Pasta: the influence of process and formulation on its properties, as discussed in scientific studies8 October 2016
A review of some of the most interesting studies available in scientific literature which take into consideration the effects production process and different recipes have on the properties of pasta.
by Eleonora Carini e Elena Curti (Centro Interdipartimentale SITEIA, Università di Parma)
Pasta is a food product that is widely popular, including outside of Italy. Although composed of only two ingredients—semolina and water in its most basic formulation—its special characteristics are due to the two major variables that can be acted upon to shape its properties. One of these variables is the production process which involves the transformation of the mix of the proper amount of ingredients into the final product through the phases of dough formation, shaping and drying (for dried pasta). The other variable is the formulation, or recipe. In fact, the basic formulation of pasta can be modified through the addition of other ingredients to give it specific characteristics, for example enrichment of certain nutrients to boost its nutritional value.
This article will present some scientific studies that examine the effect of process and various formulations on the properties of pasta. The effect of raw materials on pasta quality will also be examined to a certain extent.
Raw materials and process
Although the selection of raw materials and technologies for the production process in pasta-making could be considered well established know-how, they have been the subject of a number of not particularly recent scientific studies, which we summarize briefly below.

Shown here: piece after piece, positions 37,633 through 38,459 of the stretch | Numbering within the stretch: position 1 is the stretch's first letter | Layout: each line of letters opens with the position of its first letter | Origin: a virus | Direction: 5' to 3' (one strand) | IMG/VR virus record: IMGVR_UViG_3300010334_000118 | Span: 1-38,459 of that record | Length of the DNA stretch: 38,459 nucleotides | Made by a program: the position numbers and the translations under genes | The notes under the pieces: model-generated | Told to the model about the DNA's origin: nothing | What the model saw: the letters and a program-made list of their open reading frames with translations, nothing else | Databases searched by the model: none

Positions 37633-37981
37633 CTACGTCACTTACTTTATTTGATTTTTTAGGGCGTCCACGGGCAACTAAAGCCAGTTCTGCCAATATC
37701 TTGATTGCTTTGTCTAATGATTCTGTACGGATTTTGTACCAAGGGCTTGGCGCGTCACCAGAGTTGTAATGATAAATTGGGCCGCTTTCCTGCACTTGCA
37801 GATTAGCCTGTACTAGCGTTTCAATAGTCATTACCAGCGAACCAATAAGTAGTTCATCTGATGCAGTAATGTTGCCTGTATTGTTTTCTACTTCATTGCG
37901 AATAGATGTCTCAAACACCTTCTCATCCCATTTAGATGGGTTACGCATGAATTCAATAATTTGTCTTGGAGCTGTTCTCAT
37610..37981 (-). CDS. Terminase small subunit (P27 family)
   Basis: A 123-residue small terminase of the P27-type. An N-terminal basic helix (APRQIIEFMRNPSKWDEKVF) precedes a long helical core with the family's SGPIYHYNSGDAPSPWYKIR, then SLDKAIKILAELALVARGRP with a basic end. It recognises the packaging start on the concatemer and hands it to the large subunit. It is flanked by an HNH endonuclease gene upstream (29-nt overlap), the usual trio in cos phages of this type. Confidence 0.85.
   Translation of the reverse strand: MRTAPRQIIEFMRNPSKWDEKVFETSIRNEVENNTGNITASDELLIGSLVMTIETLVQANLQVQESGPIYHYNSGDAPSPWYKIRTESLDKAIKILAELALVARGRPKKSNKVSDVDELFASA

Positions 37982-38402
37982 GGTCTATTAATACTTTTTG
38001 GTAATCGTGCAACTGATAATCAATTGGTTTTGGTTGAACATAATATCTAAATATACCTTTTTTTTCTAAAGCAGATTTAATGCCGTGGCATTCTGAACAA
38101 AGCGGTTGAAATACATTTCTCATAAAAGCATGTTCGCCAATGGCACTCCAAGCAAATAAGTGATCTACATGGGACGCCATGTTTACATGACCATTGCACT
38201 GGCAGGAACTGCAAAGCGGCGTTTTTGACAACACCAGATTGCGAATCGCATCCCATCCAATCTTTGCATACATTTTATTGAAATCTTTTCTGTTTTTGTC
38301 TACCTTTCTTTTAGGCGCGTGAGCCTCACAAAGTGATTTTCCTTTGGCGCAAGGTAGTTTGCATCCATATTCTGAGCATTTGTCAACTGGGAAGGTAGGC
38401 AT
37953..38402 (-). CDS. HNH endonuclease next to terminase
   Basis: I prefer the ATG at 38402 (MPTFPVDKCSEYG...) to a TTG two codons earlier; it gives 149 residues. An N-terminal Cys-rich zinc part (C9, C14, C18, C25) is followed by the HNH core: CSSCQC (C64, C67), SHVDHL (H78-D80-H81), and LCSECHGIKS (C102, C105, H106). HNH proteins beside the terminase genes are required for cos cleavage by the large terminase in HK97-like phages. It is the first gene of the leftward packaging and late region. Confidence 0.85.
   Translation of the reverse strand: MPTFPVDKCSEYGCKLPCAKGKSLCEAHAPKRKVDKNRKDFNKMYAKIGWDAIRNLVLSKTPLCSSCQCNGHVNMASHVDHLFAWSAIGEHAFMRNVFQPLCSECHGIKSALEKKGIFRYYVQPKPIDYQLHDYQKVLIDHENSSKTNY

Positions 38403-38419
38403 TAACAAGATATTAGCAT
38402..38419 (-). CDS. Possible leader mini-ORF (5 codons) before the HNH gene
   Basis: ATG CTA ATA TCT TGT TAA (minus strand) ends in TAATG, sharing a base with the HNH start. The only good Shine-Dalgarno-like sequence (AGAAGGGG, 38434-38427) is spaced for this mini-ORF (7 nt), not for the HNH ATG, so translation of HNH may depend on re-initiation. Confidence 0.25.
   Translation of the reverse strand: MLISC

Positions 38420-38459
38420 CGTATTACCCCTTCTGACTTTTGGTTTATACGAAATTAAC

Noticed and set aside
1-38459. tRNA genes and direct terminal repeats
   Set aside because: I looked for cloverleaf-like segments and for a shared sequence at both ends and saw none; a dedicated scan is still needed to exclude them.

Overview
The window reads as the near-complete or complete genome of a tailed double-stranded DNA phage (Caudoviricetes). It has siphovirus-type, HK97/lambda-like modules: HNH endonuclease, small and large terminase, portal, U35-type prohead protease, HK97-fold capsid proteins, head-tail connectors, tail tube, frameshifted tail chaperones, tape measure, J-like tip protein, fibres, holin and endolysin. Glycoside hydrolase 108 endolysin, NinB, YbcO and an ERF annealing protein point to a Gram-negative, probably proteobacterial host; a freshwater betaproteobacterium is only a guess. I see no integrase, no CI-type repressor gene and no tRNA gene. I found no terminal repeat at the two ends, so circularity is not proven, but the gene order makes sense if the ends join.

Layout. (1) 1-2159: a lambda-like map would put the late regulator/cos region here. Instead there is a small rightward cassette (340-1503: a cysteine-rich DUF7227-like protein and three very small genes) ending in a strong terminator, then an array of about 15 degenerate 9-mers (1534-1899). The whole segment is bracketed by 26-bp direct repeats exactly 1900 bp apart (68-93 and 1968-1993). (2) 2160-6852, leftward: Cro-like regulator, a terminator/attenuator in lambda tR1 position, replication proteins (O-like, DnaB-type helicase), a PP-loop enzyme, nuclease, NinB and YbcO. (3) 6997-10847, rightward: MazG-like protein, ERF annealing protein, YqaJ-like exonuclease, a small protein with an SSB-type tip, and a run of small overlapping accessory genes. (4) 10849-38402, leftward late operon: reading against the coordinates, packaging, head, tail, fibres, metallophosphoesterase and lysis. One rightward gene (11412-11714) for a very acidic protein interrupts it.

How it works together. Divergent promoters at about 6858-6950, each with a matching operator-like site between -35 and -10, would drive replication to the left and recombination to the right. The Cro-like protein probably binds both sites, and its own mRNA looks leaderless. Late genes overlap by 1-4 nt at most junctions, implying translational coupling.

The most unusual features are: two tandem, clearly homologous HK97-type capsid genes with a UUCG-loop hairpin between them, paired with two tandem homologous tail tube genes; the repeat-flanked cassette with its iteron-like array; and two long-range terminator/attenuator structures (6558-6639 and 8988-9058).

In semolina selection, the chemical composition and morphological characteristics of the starch crystals are important. Soh et al. (2006) studied the effect of amylose content and type-B crystals on texture qualities and cooked quality (water absorption during cooking) for spaghetti. They observed that durum wheat with a higher content of type-B crystals and amylose in the amylaceous fraction can contribute to improve pasta quality. Grant et al. (2004) studied the difference between spaghetti produced with traditional durum wheat semolina and “waxy” semolina (in essence, where the amylaceous fraction only contains amylopectin), in order to assess the effect of the two starch components. Spaghetti made from only waxy semolina was shown to have a texture that is unacceptable, thus suggesting that it is the amylopectin that more greatly influences stickiness and firmness during cooking of the pasta, and the optimal amylose/amylopectin ratio in semolina should be taken into consideration to obtain good-quality pasta.
As is known, the quality and quantity of proteins in semolina also have a strong influence on pasta quality. One study (Ames et al., 2003) compared selected cultivars of durum wheat containing very strong gluten with conventional cultivars, noting that to obtain a better pasta texture, gluten strength would seem to be a factor that is less important than protein content (and, therefore, than the quantity of gluten formed). In particular, in cultivars characterized by very strong glutens but with a lower protein content, the pasta produced had a worse texture than pasta made with durum wheat with higher protein content. Another study (Bruneel et al., 2010) compared 16 types of spaghetti in terms of the temperature of starch gelatinization and starch swelling, and the content of sodium dodecyl sulfate-extractable proteins (SDSEP), an indicator of protein polymerization following the drying process (Lagrain et al., 2005). Improved pasta quality was observed in samples with greater SDSEP content, lower gelatinization temperature and less swelling, indicating that the protein polymerization process during drying is decisive in obtaining pasta with high-quality and performance during cooking.
As regards the variable of the production process in pasta-making, among the most important parameters for obtaining quality pasta are extrusion and drying conditions.